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Francis Stevens

Gertrude Barrows Bennett (1883–1948) was the first major female writer of fantasy and science fiction in the United States, publishing her stories under the pseudonym Francis Stevens. Bennett wrote a number of highly acclaimed fantasies between 1917 and 1923 and has been called “the woman who invented dark fantasy.” Among her most famous books are Claimed (which H. P. Lovecraft called “One of the strangest and most compelling science fantasy novels you will ever read”) and the lost world novel The Citadel of Fear. Bennett also wrote an early dystopian novel, The Heads of Cerberus (1919). Gertrude Mabel Barrows was born in Minneapolis in 1883. She completed school through the eighth grade, then attended night school in hopes of becoming an illustrator. Instead, she began working as a stenographer. In 1909 Barrows married Stewart Bennett, a British journalist and explorer, and moved to Philadelphia. A year later her husband died while on an expedition. With a new-born daughter to raise, Bennett continued working as a stenographer. When her father died toward the end of World War I, Bennett assumed care for her invalid mother. During this time period Bennett began to write a number of short stories and novels, only stopping when her mother died in 1920. In the mid 1920s, she moved to California. Because Bennett was estranged from her daughter, for a number of years researchers believed Bennett died in 1939 (the date of her final letter to her daughter). However, new research, including her death certificate, shows that she died in 1948.

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The Heads of Cerberus: Philadelphia freedom… NOT!

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The Heads of Cerberus by Francis Stevens

Though little read and seldom discussed today, in the late teens and early 1920s, Minneapolis-born Francis Stevens was something of a cause célèbre among discriminating readers. “Francis Stevens” was the pen name of Gertrude Barrows Bennett, who published her first story in 1917 at the age of 33. Her career as a writer only lasted six years, during which time she produced six novels and three short stories, and she only took to writing in the first place after becoming a widow, as a means of supporting her young daughter and invalid mother. Her work initially appeared in pulp periodicals such as All-Story Weekly and The Argosy, readers of which believed the name “Francis Stevens” to be a pseudonym for the great Abraham Merritt, who indeed was... Read More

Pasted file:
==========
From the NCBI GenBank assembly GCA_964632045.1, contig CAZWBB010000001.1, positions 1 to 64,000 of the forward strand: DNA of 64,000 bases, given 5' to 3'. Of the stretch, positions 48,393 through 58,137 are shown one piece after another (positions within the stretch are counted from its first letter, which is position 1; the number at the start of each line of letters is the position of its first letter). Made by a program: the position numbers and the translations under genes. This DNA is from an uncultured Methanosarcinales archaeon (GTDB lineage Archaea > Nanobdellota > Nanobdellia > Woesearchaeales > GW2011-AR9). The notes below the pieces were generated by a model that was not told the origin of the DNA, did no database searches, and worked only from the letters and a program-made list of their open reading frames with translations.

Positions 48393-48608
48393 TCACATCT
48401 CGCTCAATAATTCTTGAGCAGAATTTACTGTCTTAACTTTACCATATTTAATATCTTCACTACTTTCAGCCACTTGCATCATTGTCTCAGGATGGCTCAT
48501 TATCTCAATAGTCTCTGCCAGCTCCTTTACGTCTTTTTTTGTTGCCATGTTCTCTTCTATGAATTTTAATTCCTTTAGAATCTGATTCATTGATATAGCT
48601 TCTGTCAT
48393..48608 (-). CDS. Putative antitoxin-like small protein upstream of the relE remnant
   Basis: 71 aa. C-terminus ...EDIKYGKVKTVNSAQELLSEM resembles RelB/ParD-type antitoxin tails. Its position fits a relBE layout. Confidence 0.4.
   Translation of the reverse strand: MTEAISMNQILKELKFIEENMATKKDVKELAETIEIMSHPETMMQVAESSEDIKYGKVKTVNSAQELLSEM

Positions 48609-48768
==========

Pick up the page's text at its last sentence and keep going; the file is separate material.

Claimed: 3 for 3

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Claimed by Francis Stevens

At the tail end of my review of Francis Stevens’ 1919 novel The Heads of Cerberus, I mentioned that the author was now a very solid 2 for 2 with me, having loved that book as well as 1918’s The Citadel of Fear, and that I had a feeling that once I took in her 1920 novel, Claimed, that she would be an even more solid 3 for 3. Well, as I predicted, such is indeed the case, now that I have finally read her most impressive third novel. While Citadel had dealt with the discovery of a lost Aztec city and battling gods (Quetzalcoatl and Nacoc-Yaotl), and the dystopian Cerberus with a totalitarian Philadelphia in an alternate-reality future, Claimed... Read More